No Man Can Serve Two Masters
Many Christians are aware of our Lord’s words in Matthew 6:24, “no man can serve two masters…” Unfortunately, few seem aware of how our modern Caesars view the topic. Consider the basis of U.S. citizenship—the U.S. Oath of Allegiance:
“I hereby declare, on oath, that I absolutely and entirely renounce and abjure all allegiance and fidelity to any foreign prince, potentate, state or sovereignty, of whom or which I have heretofore been a subject or citizen;…”
The issue here is clearly not akin to whether your “allegiance” to your family or your job should take precedence. Allegiance here is about sovereignty—there can be no ultimate or subordinate when used in this sense. To think otherwise is to deceive ourselves. (Other nations have their own equivalent oath.)
To accept that our ultimate allegiance is to our king and His kingdom, deceives us into accepting that we can also give a lesser allegiance to the Caesars of this world. If we do not mean to recognize a worldly government as our sovereign we must be careful to recognize what they mean by the word and not to give them the allegiance they covet.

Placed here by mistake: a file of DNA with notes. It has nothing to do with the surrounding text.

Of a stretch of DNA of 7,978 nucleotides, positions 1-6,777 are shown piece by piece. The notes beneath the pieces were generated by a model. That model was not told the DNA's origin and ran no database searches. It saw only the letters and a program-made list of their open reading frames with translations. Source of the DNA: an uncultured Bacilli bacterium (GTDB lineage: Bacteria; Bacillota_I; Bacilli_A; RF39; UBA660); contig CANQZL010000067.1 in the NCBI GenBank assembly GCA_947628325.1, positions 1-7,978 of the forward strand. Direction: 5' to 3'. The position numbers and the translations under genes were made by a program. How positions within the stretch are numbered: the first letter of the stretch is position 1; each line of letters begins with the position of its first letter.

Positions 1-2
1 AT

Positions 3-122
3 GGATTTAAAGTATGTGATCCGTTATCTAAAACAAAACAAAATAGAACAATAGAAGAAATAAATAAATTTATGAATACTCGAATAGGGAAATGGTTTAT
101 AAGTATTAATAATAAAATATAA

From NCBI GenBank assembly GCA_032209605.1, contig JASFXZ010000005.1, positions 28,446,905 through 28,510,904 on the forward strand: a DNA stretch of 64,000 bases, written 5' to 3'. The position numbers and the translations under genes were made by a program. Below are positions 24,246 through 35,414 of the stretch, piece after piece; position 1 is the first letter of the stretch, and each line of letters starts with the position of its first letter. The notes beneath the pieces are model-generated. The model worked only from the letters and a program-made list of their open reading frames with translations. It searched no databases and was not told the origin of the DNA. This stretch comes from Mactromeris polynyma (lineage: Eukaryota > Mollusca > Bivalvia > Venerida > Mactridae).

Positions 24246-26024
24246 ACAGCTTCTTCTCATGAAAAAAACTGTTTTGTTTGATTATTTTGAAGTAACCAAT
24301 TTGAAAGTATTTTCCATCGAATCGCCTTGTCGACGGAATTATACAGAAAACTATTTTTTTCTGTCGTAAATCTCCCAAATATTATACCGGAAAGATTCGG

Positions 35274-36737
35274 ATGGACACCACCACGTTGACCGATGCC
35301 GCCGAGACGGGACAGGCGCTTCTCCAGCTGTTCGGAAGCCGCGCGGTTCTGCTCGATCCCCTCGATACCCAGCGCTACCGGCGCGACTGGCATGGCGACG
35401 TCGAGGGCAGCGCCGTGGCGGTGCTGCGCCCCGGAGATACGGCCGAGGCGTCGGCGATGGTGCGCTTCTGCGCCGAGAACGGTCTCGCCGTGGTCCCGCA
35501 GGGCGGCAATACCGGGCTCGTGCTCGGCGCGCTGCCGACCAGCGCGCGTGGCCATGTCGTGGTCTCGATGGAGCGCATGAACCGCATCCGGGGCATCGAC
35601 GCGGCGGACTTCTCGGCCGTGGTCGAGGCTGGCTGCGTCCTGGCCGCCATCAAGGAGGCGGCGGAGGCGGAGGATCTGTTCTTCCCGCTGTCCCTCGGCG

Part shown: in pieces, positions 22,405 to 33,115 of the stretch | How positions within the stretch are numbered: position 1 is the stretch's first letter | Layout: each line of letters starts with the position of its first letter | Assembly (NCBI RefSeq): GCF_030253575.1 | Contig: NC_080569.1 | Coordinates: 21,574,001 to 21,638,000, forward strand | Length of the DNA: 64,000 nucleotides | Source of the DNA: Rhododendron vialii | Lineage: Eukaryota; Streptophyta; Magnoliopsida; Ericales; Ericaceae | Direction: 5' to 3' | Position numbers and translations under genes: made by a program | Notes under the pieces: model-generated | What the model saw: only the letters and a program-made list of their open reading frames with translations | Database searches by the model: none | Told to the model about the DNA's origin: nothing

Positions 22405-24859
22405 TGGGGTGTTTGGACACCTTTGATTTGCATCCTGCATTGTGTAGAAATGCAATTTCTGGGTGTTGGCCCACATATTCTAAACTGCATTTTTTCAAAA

Black’ Law Dictionary states:
The citizen or subject owes an absolute and permanent allegiance to his government or sovereign, or at least until, by some open and distinct act, he renounces it and becomes a citizen or subject of another government or another sovereign. The alien, while domiciled in the country, owes a local and temporary allegiance, which continues during the period of his residence. Carlisle v. U. S
It should be noted that for the primitive church of the first three centuries, baptism was considered just such an “open and distinct act” of renouncement. They equated it not only with their identification with their king in His justifying death burial and resurrection, but with Israel’s release from the sovereignty of pharaoh (1 Cor. 10:2). It was also because of the fact that at infant baptism, people were conferred their citizenship that re-baptism was considered a treasonous act by both Protestants and Catholics.